Life from Non-life by Chance

Life from Non-life by Chance - DNA Molecule

Let’s consider the possibility of life from non-life by chance. The simplest living organism is an anaerobic bacterium known as Pelagibacter ubique, which was first isolated by scientists in 2002. Anaerobic means that it does not need oxygen to survive.

Anaerobic bacteria are much simpler than aerobic bacteria, which do require oxygen. This bacterium lives in the lakes and oceans of the world. In 2005, scientists sequenced (decoded) the genome (genetic material, DNA) of P. ubique. They found it to be the smallest genome with the theoretical minimum of information needed to exist as an independent life.

P. ubique has 1,308,759 base pairs, which are pairs of the essential biological compounds that are held together by hydrogen bonds to form the DNA molecule which contains the “blueprint” for each living organism. Each of the components of the base pairs, called nucleobases, are complex biological compounds containing nitrogen and other elements.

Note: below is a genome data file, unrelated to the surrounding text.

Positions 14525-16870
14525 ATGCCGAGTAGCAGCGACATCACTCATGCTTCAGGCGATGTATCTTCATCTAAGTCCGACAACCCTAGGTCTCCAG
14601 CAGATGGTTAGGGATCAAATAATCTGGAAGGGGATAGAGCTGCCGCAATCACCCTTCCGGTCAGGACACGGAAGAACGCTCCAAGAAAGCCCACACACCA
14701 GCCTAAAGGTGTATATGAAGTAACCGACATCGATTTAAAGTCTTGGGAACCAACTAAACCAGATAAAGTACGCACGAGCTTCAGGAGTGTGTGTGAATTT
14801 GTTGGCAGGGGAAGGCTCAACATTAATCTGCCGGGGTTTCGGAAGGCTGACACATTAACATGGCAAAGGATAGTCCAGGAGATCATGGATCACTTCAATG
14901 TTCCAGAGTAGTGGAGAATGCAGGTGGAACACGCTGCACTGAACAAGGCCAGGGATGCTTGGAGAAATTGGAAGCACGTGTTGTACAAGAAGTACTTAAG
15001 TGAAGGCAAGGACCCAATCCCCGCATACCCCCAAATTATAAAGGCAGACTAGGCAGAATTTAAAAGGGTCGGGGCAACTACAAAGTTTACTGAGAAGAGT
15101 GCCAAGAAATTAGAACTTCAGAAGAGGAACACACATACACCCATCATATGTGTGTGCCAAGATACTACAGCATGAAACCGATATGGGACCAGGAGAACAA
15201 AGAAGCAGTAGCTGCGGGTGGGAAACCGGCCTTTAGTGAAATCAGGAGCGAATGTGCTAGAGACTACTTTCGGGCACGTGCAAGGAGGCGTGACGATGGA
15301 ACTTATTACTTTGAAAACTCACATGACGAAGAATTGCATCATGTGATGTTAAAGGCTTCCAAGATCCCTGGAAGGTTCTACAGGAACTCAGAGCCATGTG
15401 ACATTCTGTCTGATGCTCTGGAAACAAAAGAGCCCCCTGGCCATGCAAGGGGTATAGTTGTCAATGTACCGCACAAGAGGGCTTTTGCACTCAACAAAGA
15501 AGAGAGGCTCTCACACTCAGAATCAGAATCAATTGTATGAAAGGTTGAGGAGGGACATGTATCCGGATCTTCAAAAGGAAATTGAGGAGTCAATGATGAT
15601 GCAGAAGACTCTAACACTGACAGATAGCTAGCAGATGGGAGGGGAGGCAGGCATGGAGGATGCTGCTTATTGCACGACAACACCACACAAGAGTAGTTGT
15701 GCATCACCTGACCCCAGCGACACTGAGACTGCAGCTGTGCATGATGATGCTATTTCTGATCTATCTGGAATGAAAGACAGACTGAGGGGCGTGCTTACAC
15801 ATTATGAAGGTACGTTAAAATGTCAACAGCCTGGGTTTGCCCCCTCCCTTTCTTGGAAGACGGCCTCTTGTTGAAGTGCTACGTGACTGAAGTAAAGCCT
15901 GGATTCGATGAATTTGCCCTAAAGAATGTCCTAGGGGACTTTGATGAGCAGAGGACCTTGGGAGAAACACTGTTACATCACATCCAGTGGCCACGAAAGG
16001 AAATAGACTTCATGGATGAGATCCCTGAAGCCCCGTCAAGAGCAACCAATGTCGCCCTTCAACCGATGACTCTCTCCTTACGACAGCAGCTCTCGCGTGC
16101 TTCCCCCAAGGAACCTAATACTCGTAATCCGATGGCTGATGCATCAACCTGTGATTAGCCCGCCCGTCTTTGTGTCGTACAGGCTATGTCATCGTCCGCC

There are four nucleobases in DNA, and they are adenine, guanine, cytosine, and thymine. They are typically abbreviated A, G, C, and T. The DNA molecule is present in every cell of every living organism, and the arrangement of those nucleobases describes the basic features of the organism.

We have vastly oversimplified this explanation, but I think you can see our point. Let’s go back to those 1.3 million base pairs in the simplest living organism. What do you think is the possibility of all the essential elements coming together to form the compounds and molecular structures to create the simplest form of life from non-life by chance with no guiding Intelligence? We have one word for it. IMPOSSIBLE!

— Roland Earnst © 2020